Tier 1 bonds rocked after Credit Suisse call threat

Thu Feb 6, 2014 3:41pm EST

* Credit Suisse old style Tier 1 bonds sink on call risks

* Banks could follow corporate lead and break market taboo

* Issuers weigh up cost benefit of old style bonds

By Aimee Donnellan

LONDON, Feb 6 (IFR) - A second warning shot fired by Credit Suisse on Thursday that it might retire a hybrid Tier 1 bond early sent the price of the issue tumbling and left the market on edge about whether other banks will go down the same path.

The Swiss bank's 7.875% USD1.5bn Tier 1 bond dropped 3.5 points on expectations it will take advantage of a clause allowing it to call the transaction early due to the loss of regulatory or rating agency benefit.

As those calls tend to be at par or 101 - well below where the bonds are generally trading - investors stand to lose money, and analysts have already singled out Deutsche Bank and Lloyds as potentially doing something similar.

Although some investors are up in arms, bankers said they should not have been surprised by Credit Suisse's tough talk on an earnings call Thursday, especially as the bank had already flagged the potential move around a year ago.

"A regulatory call for partial loss of treatment is pretty clear in the Credit Suisse terms and investors happily bought into it at the time," said Daniel Bell, head of EMEA DCM capital products at Bank of America Merrill Lynch.

"It is about allocation of the risk of regulatory changes."

He predicted a backlash from investors if Credit Suisse does decide to exercise the call.

"We may start to see investors looking to shift the risk back to the issuer by asking for a premium call price on bonds that carry regulatory call options, particularly for partial loss of treatment."

TOUGHER STANCE

So far, banks have been loathe to exercise their right to call from fear of raising the wrath of investors. Indeed, issuers such as Danske and Societe Generale have opted for safer liability management exercises instead to meet investors half way.

Both offered slight premiums over where their bonds were trading to retire Tier 2 issues that had lost almost all of their equity content with S&P - even though they could have called them at par.

But analysts at CreditSights have already warned that banks might not be quite as lenient going forward. They reckon there is a higher probability of bond calls in 2014 than in previous years as bonds with coupon step-ups will drop out of regulatory capital at the first call date.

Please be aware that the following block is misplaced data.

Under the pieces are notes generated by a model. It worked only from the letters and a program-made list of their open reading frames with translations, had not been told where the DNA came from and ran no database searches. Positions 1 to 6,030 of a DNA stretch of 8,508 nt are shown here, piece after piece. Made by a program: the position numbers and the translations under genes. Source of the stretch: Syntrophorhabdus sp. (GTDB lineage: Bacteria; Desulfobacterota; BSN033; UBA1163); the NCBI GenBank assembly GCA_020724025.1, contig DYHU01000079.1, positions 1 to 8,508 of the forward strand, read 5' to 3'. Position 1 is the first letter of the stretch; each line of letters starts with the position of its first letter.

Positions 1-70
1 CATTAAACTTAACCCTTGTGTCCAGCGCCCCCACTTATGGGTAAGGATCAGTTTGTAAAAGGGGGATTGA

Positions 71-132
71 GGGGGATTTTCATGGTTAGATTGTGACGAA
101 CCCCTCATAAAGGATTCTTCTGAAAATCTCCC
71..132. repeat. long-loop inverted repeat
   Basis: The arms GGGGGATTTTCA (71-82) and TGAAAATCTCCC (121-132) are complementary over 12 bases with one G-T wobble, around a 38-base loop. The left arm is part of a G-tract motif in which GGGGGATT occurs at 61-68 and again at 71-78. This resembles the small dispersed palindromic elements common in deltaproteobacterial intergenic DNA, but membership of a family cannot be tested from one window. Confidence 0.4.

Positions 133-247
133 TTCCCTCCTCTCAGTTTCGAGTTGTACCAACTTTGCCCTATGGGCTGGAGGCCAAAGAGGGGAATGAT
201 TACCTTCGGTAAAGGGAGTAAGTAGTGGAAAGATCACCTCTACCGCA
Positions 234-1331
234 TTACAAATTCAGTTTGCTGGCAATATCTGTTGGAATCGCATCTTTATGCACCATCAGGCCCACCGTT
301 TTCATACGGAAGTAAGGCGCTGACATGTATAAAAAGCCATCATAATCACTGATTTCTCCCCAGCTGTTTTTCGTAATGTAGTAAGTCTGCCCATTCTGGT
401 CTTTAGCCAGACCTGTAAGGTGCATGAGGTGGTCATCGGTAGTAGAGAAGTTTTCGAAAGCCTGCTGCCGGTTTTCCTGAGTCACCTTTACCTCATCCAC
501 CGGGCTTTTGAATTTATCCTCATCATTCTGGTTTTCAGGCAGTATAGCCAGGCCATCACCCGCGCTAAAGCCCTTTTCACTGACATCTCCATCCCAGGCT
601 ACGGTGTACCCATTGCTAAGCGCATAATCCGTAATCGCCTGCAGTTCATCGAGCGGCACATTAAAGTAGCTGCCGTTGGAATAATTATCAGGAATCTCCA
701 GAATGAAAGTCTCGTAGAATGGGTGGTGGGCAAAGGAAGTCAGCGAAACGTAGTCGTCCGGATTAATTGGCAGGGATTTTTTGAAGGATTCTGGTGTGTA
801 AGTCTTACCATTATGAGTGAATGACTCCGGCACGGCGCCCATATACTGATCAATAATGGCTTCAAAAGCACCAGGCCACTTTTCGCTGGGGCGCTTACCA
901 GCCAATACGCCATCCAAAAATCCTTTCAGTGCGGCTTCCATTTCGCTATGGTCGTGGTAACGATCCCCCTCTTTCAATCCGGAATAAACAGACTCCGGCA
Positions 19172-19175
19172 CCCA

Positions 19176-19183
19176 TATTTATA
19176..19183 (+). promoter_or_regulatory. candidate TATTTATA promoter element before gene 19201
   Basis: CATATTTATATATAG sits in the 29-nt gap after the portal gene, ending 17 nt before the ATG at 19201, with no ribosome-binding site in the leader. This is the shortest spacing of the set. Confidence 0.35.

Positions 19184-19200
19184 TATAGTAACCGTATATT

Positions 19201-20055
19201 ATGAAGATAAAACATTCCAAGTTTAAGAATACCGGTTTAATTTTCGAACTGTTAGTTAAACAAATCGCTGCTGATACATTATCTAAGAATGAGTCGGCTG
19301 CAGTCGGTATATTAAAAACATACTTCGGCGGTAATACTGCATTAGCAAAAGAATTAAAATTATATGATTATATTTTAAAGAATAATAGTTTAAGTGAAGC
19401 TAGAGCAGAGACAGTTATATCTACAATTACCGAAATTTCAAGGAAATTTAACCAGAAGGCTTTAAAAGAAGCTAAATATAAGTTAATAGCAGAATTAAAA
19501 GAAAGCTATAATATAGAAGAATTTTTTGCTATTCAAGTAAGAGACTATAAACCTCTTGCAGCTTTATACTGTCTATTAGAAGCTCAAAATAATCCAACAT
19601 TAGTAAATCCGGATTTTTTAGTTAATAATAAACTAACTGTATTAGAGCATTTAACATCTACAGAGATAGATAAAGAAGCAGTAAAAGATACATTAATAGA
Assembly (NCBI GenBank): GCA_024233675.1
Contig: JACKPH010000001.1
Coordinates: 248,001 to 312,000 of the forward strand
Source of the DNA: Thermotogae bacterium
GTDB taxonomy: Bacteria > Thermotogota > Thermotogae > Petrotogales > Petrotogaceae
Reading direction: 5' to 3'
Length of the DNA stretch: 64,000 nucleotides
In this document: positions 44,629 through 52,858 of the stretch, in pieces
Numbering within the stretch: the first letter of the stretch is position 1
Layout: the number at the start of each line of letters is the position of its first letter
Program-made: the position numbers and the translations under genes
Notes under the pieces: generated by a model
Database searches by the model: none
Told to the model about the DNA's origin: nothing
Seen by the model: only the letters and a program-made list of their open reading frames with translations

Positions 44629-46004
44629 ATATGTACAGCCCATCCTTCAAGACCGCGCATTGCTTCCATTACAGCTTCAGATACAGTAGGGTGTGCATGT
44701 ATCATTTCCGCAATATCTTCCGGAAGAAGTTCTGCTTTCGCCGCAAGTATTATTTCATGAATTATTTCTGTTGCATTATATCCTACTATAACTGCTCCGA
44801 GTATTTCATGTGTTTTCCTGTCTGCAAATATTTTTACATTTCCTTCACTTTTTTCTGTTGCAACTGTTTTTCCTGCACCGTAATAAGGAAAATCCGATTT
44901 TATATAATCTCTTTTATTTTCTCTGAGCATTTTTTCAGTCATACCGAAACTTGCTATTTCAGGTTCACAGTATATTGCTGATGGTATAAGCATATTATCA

The idea of an early call has certainly caused some anxiety in the investor community - where hopes were that banks would stick to a friendly approach - and some are now reassessing the risks.

"In general investors are very concerned about banks calling bonds early for regulatory reasons," said Dierk Brandenburg, a senior bank credit analyst at Fidelity.

"If Credit Suisse were to go for an early call option as opposed to a liability management approach, it would be deemed very aggressive by the market and there is a fear that other banks would follow suit."

WHO'S NEXT?

Some question why banks would choose to keep the peace with investors when corporates such as Telecom Italia and ArcelorMittal have already called hybrid issues well below where they were trading, and without any sweeteners. [ID: nL5N0KV1IM] .

Deutsche Bank is seen as an obvious candidate to call, although analysts say that it will at least wait until Germany has an agreed Additional Tier 1 structure.

Once that comes, Deutsche could threaten a regulatory par call against an aggressive LME of their Tier 1s into new AT1, according to Morgan Stanley analysts, who say the bank is looking to raise EUR5bn in AT1 debt by 2015.

Others, though, say the situation isn't quite so clear cut, and that Credit Suisse may not be so quick to call its old style instruments.

According to one liability management expert, certain issuers are weighing up the cost of maintaining these instruments as essentially Tier 2 debt rather than retiring them.

"A bank might still think it worthwhile to keep a bond outstanding as a loss-absorbing or bail-inable instrument, or even simply as cheap long-term funding," said CreditSights analysts.

Meanwhile, another analyst speculated it could have been a clever manoeuvre by Credit Suisse to avoid paying over the odds to buy the bonds back.

"They may have floated the idea of an early call out to the market so the bond prices fall and they can launch a more cost-effective liability management exercise," said Christy Hajiloizou, a credit analyst at Barclays.

"The issuer is likely to be looking at a number of scenarios, talking with investors to decide on the best course of action, including the potential of an early call."

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